Red Hat Bugzilla – Bug 178057
Permission denied errors with NFS mounts to GFS when moving virtual IP's between cluster nodes
Last modified: 2007-11-30 17:07:22 EST
Created attachment 123308 [details]
Script to run on NFS client to generate I/O
Description of problem: With an NFS client mounting a GFS file system over a
virtual IP managed by cluster manager, moving the virtual IP between nodes
while running I/O to the NFS mount can cause permission denied errors on the
Version-Release number of selected component (if applicable):
Frequenty but not every time
Steps to Reproduce:
1. Create a GFS cluster with a IP service managed by cluster manager
2. Mount a GFS file system from an NFS client using the IP
3. Run I/O on the NFS client to the NFS mounted file system
4. Use clusvcadm to move the IP service between nodes repeatedly
Permission denied errors on NFS client
No I/O errors on NFS client
The NFS mount uses default parameters, ie. mount -t nfs
The attached scripts were used to generate I/O and to move the virtual IP.
In the test3 script, commenting out the rm file, improves the behavior but
eventually the permissison denied errors still occur. Running these scripts
repeatedly causes various symptoms. We have seen cases where the file exists
on the GFS node, but not on the NFS client. If you try to remove the file
on the NFS client, it is not there. If you then try to copy the file from
a local file system to the NFS client, you get permission denied errors.
The results are often indeterminate.
Created attachment 123309 [details]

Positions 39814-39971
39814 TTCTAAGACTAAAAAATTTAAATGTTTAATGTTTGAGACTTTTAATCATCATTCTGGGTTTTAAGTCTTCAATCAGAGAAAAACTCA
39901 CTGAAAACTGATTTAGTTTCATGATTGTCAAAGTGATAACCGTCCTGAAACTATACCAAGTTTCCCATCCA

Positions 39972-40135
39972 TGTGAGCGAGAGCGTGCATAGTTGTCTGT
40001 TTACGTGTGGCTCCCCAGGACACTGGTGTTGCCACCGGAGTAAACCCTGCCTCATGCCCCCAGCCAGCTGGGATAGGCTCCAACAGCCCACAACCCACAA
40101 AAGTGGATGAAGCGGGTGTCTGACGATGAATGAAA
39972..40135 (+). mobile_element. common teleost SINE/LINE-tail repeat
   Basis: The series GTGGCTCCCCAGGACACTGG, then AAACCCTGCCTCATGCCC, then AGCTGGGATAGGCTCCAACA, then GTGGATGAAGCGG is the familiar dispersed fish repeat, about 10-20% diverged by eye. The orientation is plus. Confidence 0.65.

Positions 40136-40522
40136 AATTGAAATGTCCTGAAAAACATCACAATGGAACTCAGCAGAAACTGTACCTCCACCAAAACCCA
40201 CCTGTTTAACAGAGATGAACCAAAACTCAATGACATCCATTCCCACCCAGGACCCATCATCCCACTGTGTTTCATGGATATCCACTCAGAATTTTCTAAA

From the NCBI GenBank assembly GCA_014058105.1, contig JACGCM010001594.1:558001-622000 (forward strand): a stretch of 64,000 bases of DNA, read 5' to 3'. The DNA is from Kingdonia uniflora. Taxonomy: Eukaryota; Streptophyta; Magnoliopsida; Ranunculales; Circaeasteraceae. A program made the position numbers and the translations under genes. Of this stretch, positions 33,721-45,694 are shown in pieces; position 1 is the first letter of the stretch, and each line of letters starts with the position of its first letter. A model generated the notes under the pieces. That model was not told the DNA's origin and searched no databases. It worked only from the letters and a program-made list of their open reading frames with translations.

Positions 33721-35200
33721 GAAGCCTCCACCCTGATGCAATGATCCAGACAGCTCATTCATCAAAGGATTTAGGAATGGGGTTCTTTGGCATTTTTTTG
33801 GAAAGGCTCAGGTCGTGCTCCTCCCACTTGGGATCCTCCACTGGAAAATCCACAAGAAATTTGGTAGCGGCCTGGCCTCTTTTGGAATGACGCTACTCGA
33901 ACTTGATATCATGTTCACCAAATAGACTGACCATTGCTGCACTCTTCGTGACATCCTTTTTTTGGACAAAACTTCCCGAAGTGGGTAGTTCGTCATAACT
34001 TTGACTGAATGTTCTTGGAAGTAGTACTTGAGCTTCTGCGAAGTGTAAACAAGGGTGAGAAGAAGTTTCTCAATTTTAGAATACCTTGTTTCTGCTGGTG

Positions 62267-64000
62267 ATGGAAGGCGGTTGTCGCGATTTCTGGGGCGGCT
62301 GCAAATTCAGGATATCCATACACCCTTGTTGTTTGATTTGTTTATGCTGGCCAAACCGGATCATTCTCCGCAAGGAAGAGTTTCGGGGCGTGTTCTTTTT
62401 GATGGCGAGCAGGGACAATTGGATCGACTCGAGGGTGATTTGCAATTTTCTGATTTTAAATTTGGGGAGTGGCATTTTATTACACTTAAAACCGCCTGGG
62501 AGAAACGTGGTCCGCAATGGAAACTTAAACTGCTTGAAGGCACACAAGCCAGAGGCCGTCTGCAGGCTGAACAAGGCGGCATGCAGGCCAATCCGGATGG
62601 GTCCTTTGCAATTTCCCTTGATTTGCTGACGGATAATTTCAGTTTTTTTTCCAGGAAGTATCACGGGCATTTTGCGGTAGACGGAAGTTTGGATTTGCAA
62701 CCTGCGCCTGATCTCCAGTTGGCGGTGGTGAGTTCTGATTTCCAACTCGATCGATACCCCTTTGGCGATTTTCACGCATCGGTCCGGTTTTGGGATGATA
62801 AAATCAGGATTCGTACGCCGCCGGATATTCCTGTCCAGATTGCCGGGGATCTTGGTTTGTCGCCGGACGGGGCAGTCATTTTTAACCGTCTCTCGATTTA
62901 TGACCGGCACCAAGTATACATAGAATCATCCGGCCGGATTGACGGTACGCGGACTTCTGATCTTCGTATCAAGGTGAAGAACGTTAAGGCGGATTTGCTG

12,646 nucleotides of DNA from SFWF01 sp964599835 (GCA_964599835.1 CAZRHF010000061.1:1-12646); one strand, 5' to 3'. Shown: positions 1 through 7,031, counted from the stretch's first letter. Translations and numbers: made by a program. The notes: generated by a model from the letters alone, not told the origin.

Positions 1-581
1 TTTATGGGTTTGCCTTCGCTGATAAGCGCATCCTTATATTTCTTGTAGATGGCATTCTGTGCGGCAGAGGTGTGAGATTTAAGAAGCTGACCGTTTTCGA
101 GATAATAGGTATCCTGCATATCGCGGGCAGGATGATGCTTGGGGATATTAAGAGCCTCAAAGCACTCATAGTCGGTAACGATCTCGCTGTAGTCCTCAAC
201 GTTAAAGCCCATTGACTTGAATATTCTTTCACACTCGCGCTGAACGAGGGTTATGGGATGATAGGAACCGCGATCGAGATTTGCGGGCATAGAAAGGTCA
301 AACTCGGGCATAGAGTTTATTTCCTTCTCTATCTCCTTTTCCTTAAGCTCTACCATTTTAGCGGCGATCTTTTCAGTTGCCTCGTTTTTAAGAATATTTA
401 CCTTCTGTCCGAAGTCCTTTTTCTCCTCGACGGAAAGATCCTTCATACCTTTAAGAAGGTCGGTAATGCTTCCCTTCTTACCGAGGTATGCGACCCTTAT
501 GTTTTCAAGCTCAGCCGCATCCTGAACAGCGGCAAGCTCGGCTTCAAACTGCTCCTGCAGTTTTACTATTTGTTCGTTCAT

Script to run on GFS node to move virtual IP between nodes
Created attachment 123310 [details]
Text file to copy from local file system to NFS mounted file system
Created attachment 123313 [details]
Cluster.conf used for GFS cluster
These four attachments are the actual files used to create the test scenario in
which these problems were observed. The NFS mount used all default options,
ie. mount -t nfs 10.250.5.21:/export/hhtest /hhtest.
Created attachment 123402 [details]
ls -l output for node 1
Created attachment 123403 [details]
ls -l output for node2
Repeated test with vip moving between nodes every 30 seconds. Test ran for
over 15 minutes and completed 626 iterations before failing with permission
denied error on client. Observed ls -l on node 1 and node 2 were different
(see attachments in comment 5 and 6). The vip had moved to node 2 at time of
failure. With the NFS client still mounted through the vip to node 2, the
test file (vfsbug.txt) does not show up with ls -l from the client.
One other observation, at the time of failure an ethereal trace showed that
rpc retransmits were occurring for a period of about 30 seconds. This started
on the last of 5 NFS writes which eventually completed with an access error.
This trace is available on request.